We all know October is Breast Cancer Awareness Month, right? And you know what that means. We talk about Boobies! Jugs! Knockers! Bazookas!
Life is funny, even ironic.
Growing up, I developed very early. I loathed my Play Dough form. My body couldn’t handle the extra cargo at such a young age. None of my friends had this issue and I felt like either one of my extra endowed grandmothers. True story: To flatten my burgeoning tea cups, I would wrap an Ace bandage around my chest. It was all workable until summertime. My solution was to wear an ugly Speedo bathing suit and tie the straps with a shoelace until my chest flattened enough not to have to wear a poncho in the pool.
As my body surged forth into the high school years, I was still larger than any of my friends and still hated how I looked. I wore billowy clothes, football jerseys and my brother’s t-shirts. It didn’t help that the boys would yell at me in the cafeteria: “How’re those melons smellin’, Helen?” I was so confused, I would yell back: “I don’t know! Ripe?” until my friend, Denise, explained I was being harassed. I wasn’t savvy enough to be affronted. I just continued to dress like Mama Cass, the early years.
The wheels really came off the mammary wagon when I gave birth to my daughter. I tried to breastfeed, but I had a legitimate fear I could smother her with those submarines filled with nature’s bounty. The best day for both of us was when I shoved a bottle of unnatural formula down her throat. However, my chest was still just freakishly large. I felt like I had to pay for carry-on luggage when I flew. But I had no carry-on luggage. Just a carry-on set of eggplants. My back ached, I slouched like Shrek and I wanted to carry those eggplants around in a grocery cart.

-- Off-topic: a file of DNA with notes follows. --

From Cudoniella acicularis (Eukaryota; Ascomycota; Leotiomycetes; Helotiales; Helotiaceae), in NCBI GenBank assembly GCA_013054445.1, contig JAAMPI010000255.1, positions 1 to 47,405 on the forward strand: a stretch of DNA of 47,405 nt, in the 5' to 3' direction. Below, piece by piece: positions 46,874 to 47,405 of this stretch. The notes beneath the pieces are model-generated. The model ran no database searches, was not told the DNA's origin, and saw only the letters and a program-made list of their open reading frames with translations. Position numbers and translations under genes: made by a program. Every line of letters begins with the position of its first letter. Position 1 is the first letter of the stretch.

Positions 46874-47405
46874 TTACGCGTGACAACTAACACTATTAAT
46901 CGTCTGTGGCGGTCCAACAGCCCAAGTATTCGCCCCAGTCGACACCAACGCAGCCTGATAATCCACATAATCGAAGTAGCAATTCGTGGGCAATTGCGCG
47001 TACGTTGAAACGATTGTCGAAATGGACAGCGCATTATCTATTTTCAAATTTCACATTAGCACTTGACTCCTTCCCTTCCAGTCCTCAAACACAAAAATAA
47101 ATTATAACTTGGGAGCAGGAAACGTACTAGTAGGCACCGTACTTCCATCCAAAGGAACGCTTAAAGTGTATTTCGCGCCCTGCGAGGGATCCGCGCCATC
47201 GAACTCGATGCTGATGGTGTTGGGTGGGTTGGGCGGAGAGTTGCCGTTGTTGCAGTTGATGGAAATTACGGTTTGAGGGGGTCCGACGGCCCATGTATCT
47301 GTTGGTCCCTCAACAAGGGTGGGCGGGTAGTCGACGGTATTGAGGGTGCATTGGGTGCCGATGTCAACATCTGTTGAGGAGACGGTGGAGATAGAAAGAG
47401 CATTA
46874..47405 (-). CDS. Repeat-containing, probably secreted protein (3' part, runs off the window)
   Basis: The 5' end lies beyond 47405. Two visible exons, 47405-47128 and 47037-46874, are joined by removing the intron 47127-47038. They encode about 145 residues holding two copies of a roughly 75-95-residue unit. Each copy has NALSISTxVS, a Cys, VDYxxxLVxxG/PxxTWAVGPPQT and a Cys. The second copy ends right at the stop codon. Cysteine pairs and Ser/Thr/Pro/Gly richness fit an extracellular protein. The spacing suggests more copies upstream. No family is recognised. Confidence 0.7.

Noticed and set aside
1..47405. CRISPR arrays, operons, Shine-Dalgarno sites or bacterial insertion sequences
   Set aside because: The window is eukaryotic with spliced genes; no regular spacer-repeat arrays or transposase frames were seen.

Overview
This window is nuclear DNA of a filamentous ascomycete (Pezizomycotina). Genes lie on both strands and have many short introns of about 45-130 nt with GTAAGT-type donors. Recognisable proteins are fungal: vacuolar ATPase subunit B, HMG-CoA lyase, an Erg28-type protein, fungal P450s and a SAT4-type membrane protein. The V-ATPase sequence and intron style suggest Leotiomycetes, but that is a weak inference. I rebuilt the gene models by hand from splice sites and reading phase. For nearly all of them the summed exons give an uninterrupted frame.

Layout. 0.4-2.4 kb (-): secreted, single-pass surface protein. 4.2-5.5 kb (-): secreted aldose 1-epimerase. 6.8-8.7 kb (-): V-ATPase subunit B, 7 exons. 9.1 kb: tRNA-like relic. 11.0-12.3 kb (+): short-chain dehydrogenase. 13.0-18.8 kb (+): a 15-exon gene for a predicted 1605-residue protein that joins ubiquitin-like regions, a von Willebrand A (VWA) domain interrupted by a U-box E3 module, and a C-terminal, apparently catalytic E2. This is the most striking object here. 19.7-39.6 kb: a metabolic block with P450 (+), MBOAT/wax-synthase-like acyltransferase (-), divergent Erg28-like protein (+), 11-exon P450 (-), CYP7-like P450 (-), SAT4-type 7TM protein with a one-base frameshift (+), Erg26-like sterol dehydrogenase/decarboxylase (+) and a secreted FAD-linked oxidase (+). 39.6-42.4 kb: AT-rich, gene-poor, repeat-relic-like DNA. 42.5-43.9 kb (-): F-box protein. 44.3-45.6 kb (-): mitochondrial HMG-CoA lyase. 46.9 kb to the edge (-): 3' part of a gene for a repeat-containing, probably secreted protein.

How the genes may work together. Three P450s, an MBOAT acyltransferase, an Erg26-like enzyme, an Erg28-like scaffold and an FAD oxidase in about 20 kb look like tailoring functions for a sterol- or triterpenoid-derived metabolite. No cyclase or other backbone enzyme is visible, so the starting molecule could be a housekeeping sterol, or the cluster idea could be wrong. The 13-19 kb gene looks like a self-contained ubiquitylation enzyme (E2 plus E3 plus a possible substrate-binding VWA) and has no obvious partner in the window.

I made the best decision of my life a few years later when I discovered a real thing called breast reduction surgery. I won’t go into the icky details, (although you know I’d love to), but suffice it to say it was a whole new world. I finally felt properly compartmentalized. My 4’11” body wasn’t being suffocated by those awful feedbags any longer.
Jump ahead to 2010 (this is the ironic part) when breast cancer wreaked havoc upon my soul. And, then, sadly, I had the mother of all breast reductions. Good bye toxic tatas! You and I were never right for each other, anyway. It’s not you; it’s me.
After 10 procedures and revisions, all signs of cancer, breasts and implants were removed forever. I was faced with the exact opposite issue that had plagued my younger years. A dichotomy of breasts. Now I was struggling to find a way to plump me up, so I didn’t resemble a 12-year-old boy.
It was while I was debating the purchase of expensive mastectomy bathing suits for vacation when my friend, Jen, said to me: “You wear whatever the hell you want! No one knows you on that beach. You can be whomever you want to be. No one cares.”
A switch was flipped. She was so right. I decided to no longer try to build up my depleted sand castles. I am free. I am unencumbered. Let freedom ring. Not swing. I am good enough. Finally. The decades of Breast-gate are over. How are those melons smellin’? Just right, thanks.
Maria Jiunta Heck, of West Pittston, is a mother of three and a business owner who lives to dissect the minutiae of life. Send Maria an email at [email protected]